Mortars were the only kind of naval armament to fire explosive shells rather than solid shot. Since it was considered dangerous to have large stocks of shells on board the ships that were firing them, bomb vessels were often accompanied by a tender to carry ammunition. A shell is a projectile, which, as opposed to a bullet, is not solid but contains an explosive or other filling, though modern usage includes large projectiles without a filling. ...


Bomb vessels were traditionally named after volcanoes, or given other names suggestive of explosive qualities. Some were also given names associated with the underworld. Vessels of other types which were later converted to bombs generally retained their original names. A volcano is a geological landform (usually a mountain) where magma (rock of the Earths interior made molten or liquid by high temperature along with a reduction in pressure and/or the introduction of water or other volatiles) erupts through the surface of the planet. ... In the study of mythology and religion, the underworld is a generic term approximately equivalent to the lay term afterlife, referring to any place to which newly-dead souls go. ...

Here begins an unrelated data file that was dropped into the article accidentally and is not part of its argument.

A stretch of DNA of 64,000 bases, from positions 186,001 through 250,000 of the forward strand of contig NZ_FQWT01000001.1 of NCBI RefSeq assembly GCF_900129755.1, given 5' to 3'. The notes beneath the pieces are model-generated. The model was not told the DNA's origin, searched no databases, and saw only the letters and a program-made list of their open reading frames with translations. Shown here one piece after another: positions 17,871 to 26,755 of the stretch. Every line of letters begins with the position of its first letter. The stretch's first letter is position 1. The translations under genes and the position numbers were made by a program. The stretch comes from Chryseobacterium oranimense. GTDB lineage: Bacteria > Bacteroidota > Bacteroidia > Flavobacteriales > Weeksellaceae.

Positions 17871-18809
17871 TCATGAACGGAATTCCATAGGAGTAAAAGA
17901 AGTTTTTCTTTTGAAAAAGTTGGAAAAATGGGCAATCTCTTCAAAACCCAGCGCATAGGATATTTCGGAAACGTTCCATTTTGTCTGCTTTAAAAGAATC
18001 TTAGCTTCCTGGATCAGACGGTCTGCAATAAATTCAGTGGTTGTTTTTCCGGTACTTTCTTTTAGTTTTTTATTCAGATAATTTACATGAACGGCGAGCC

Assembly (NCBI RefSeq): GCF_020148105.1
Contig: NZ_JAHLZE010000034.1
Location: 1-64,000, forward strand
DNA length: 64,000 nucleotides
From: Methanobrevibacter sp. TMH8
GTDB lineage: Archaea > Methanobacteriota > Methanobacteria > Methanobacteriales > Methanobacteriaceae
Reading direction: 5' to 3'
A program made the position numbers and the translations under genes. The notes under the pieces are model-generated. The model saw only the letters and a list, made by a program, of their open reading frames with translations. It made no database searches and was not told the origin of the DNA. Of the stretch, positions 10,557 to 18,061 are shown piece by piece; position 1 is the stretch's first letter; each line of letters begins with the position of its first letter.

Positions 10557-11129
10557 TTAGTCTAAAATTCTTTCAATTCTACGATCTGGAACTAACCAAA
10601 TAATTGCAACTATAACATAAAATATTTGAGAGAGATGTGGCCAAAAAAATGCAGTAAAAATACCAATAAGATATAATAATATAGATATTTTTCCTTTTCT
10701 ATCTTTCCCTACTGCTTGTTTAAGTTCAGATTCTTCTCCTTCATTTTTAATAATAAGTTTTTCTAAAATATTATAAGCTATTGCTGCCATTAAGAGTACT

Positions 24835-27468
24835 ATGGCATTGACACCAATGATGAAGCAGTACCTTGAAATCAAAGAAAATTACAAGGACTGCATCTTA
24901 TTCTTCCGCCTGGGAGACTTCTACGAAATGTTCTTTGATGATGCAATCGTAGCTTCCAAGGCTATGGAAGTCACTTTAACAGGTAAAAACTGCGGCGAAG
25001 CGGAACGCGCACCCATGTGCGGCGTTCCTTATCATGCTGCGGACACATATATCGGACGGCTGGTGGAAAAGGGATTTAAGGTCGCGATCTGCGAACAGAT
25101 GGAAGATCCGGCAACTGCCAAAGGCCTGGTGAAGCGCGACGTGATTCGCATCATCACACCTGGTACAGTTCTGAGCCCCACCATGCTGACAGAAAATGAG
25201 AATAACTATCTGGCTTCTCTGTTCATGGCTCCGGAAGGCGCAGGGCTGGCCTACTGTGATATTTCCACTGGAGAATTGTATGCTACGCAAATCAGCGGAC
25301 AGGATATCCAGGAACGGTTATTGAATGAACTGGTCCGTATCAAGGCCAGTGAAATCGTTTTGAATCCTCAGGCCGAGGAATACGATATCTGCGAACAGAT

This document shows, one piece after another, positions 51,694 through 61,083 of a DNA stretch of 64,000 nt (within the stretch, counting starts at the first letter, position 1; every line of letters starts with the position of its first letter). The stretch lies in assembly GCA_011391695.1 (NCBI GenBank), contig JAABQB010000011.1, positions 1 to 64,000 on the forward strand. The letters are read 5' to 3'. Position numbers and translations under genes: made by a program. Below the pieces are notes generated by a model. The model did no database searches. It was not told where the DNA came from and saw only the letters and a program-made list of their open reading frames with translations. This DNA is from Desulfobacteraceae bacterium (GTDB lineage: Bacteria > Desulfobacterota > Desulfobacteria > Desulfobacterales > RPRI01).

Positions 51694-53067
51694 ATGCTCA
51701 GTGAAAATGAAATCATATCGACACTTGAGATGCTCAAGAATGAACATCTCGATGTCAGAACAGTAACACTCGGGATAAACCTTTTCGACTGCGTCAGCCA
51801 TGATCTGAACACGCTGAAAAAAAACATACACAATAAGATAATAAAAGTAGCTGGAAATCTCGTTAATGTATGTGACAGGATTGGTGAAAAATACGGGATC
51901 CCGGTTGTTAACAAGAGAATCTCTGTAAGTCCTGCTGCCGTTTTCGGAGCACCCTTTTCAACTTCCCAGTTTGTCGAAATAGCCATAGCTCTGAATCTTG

Because bomb vessels were built with extremely strong hulls to withstand the recoil of the mortars, several were converted in time of peace as ships for exploration of the Arctic and Antarctic regions, where pack ice and icebergs were a constant menace. Most famously, these ships included HMS Erebus and HMS Terror. Ironically, in this case, the volcanoes -- Mount Erebus and Mount Terror on Ross Island in Antarctica -- were named after the ships, instead of vice-versa. The red line indicates the 10°C isotherm in July, commonly used to define the Arctic region border The Arctic is the area around the Earths North Pole. ... Greek ἀνταρκτικός, opposite the arctic) is a continent surrounding the Earths South Pole. ... An icebreaker navigates some through young (1 year) sea ice Sea ice is formed from ocean water that freezes. ... An iceberg (berg is the German word for mountain) is a large piece of ice that has broken off from a glacier or ice shelf and is floating in open water. ... HMS Erebus was a Hecla-class bomb vessel constructed by the Royal Navy in Pembroke Dockyard, Wales in 1826. ... Mount Erebus in Antarctica is the southernmost active volcano. ... For mountains named Mount Terror, see Mount Terror. ... Map of Ross Island Ross Island is a volcanic island in the Ross Sea by Antarctica, on the coast of Victoria Land. ...


Notable bomb vessels and actions

In this view of the Battle of Copenhagen (1801), bomb vessels in the left foreground fire over the British and Danish lines of battle into the city in the background.
Enlarge
In this view of the Battle of Copenhagen (1801), bomb vessels in the left foreground fire over the British and Danish lines of battle into the city in the background.